• Routine maintenance. As soon as an operator inputs past maintenance data and sets target periods, MMIS will automatically generate periodic maintenance work sheets and remind operators the number of days that have passed since previous maintenance, so that operators can make schedule arrangements and assign proper staff for the upcoming work. The system can also notify operators to prepare for spare parts and components so that inventory stays at a safe level. When a problem is sensed during routine maintenance, such as abnormal leakage, noise, vibration, or temperatures, the operator can instantly issue a repair worksheet with MMIS to increase overall equipment efficacy.
  • Preventive maintenance. In contrast to routine care, preventive care is to foresee potential issues by analyzing data collected through various instruments (such as thermal imaging cameras, spectrum analyzer, and ozone testing) in order to prevent such issues from happening. To reach this goal, MMIS collects a series of data, such as equipment failure frequency, maintenance cycles, and past repair data, before analyzing it with statistical tools (such as multivariate regression). In that way, operators can better predict what will happen, why it will happen, and how to best arrange maintenance schedules to prevent occurrence.
  • Corrective maintenance. Once a problem is sensed and needs to be repaired, operators can issue repair worksheets through MMIS and assign maintenance staff. The repair worksheets will indicate essential information such as equipment number, problem description, hazard analysis, isolation control, and latest maintenance record, so the staff can quickly deal with the problem and ensure staff safety.

EPMS. Routine patrols and inspection are the most effective ways of spotting potential plant irregularities and preventing problems from occurring. Traditionally, all data are recorded on paper. However, information searching such as indexing is very difficult. EPMS is a system specifically designed to ensure that inspections of equipment are done correctly, and that equipment operation parameters, as well as its status, can be instantly keyed in during routine patrols.

Massive inspection data are stored in a database. The system is then able to generate a graph indicating the individual trend of equipment operation. Coupled with MMIS’s maintenance log function, this allows operating staff to better assess equipment condition and arrange for maintenance or repair in advance, when necessary (Figure 2).

2. The Electronic Patrol Management System offers convenient inspection and efficient data analysis. Courtesy: ECOVE

RCS. A distributed control system (DCS) is a common computer control system for plant processes. In an EfW plant setting, the DCS’s primary function is for operators in the control room to monitor and control primary processes. These include checking operation criteria (such as parameter settings and sensor data) to see if they are correct.

RCS is used for remote inspection of DCS operation screens at each EfW plant. By connecting to the DCS operating screens at each EfW plant’s control room, the company management staff can remotely monitor the process settings of all plant DCS systems, parameter curves, and equipment operation status. This helps the management level to have timely understanding on how each plant is performing by analyzing the causes behind operational irregularity, and looking at the trends and changes.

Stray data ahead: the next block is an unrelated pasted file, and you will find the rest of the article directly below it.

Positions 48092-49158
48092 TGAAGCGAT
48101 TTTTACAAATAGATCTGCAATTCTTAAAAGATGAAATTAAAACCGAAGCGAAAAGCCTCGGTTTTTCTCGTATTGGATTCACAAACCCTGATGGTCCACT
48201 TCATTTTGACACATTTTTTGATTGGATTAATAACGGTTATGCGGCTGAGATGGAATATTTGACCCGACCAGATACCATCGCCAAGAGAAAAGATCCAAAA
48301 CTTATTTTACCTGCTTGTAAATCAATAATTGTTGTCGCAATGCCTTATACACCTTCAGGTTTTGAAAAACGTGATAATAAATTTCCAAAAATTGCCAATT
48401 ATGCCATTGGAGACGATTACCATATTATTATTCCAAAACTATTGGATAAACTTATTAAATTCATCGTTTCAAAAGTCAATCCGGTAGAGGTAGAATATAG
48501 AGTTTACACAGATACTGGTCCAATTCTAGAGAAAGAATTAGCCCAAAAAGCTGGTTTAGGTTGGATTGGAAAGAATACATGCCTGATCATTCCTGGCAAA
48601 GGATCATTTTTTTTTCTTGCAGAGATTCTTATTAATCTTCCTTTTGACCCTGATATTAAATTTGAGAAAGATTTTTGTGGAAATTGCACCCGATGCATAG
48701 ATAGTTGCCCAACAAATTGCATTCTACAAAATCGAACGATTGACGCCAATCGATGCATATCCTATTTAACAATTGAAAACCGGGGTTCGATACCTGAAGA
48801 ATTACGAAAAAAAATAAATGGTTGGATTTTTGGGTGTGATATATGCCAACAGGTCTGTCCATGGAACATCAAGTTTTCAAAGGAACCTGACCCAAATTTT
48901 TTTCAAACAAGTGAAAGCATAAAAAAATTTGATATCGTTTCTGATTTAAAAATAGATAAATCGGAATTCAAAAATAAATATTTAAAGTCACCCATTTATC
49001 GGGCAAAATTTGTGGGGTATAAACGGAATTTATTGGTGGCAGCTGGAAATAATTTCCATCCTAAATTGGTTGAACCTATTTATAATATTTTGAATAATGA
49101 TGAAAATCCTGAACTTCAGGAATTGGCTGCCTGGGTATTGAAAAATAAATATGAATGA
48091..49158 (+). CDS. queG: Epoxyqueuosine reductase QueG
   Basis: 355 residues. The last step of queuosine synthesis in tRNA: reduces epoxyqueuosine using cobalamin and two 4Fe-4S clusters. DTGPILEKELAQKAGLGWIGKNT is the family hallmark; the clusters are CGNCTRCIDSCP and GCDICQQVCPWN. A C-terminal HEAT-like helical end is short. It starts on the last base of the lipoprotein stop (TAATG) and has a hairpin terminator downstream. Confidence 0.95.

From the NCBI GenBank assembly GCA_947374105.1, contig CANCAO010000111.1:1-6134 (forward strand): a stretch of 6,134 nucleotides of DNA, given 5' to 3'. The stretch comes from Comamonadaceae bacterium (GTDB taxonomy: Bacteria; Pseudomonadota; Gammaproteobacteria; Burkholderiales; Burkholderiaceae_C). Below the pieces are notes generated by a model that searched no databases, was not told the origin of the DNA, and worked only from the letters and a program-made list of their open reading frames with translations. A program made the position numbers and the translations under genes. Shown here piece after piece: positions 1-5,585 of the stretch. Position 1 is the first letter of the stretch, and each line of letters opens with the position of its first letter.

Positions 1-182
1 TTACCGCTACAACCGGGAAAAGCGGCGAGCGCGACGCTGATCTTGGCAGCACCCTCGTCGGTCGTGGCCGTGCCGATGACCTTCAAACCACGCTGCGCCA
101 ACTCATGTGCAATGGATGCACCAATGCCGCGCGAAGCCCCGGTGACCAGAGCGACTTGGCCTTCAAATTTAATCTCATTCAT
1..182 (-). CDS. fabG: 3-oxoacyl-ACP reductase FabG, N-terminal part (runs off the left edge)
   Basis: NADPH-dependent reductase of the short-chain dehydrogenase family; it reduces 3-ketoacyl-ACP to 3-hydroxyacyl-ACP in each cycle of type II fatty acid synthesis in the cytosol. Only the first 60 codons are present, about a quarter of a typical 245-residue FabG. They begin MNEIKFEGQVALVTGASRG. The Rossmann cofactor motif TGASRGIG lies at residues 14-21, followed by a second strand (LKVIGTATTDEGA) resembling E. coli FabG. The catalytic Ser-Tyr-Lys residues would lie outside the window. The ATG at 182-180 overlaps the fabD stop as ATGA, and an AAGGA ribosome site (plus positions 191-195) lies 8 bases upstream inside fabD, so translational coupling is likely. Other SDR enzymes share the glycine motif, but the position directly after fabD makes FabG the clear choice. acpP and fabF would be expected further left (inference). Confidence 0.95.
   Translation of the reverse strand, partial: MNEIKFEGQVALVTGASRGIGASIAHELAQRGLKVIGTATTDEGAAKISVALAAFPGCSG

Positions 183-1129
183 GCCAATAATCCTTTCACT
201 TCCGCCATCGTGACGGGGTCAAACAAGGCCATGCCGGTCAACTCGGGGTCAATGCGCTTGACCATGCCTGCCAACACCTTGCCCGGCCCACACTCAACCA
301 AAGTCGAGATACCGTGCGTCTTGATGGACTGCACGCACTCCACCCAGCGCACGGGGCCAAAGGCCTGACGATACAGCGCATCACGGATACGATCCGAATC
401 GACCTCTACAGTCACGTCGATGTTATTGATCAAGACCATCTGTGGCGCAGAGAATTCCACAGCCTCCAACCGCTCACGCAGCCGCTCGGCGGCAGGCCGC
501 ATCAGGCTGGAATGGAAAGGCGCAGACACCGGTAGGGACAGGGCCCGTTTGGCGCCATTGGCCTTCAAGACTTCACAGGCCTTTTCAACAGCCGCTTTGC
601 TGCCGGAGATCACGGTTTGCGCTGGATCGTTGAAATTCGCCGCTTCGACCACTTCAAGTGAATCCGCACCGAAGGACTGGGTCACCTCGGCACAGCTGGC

DHL. A handover log is a tool that describes the details happening during each shift. Traditionally, logs are written on paper. This poses several drawbacks. For one, poor legibility and indexing difficulty hinder work efficiency during job handovers. For another, the process and equipment (such as the water system, boiler system, flue gas treatment system, and steam condenser system) across EfW plants are not necessarily identical, thus their work record and handover details may differ. For any operator that operates more than one EfW plant, having a consistent, yet flexible, management tool is critical.

DHL is designed to tackle these problems based on staff interviews. By digitalizing and systemizing the whole handover log, and connecting maintenance worksheets in MMIS, operators now have a digital handover tool that incorporates the common core features across all plants and yet can still cater to individual differences in terms of equipment and process. Operators can more effectively and timely view key announcements, equipment operation status, to-do lists, and work safety issues when handing over jobs to the next staff. They can also do keyword searches to backtrack target information speedily.

Intelligent Plant Management

These tools allow EfW plant operators to make O&M decisions faster, more efficient, and more accurate, which saves time and cost. Based on our experience, these tools have helped us achieve much better operation rates, far less unexpected shutdowns, and more power generated per unit of waste.

Government figures from 2020 show that among all 24 EfW plants across Taiwan, the operation rate of plants operated by ECOVE was 90.3%, compared to 87% from other operators; unexpected shutdowns that occurred in 2020 averaged 30 hours per furnace line, far less than the 259 hours per furnace line operated by other operators; and power generated was 605 kWh per a ton of waste in EfW plants operated by ECOVE, compared to 487 kWh per ton as operated by other operators.

Managing EfW plants with intelligent tools have proven to bring satisfactory outcomes that in the long run outweigh initial investments. To date, ECOVE has also applied intelligent management to other areas, such as managing water resources, electrical and mechanical facilities, waste solvents recycling, and solar power to enhance operational performance.

Jui-Tung Hsu is a technical manager, and Ping-Yao Yeh, Yen-Chih Wang, and Yu-Chih Chen are engineers, all with ECOVE Environment Services Corp.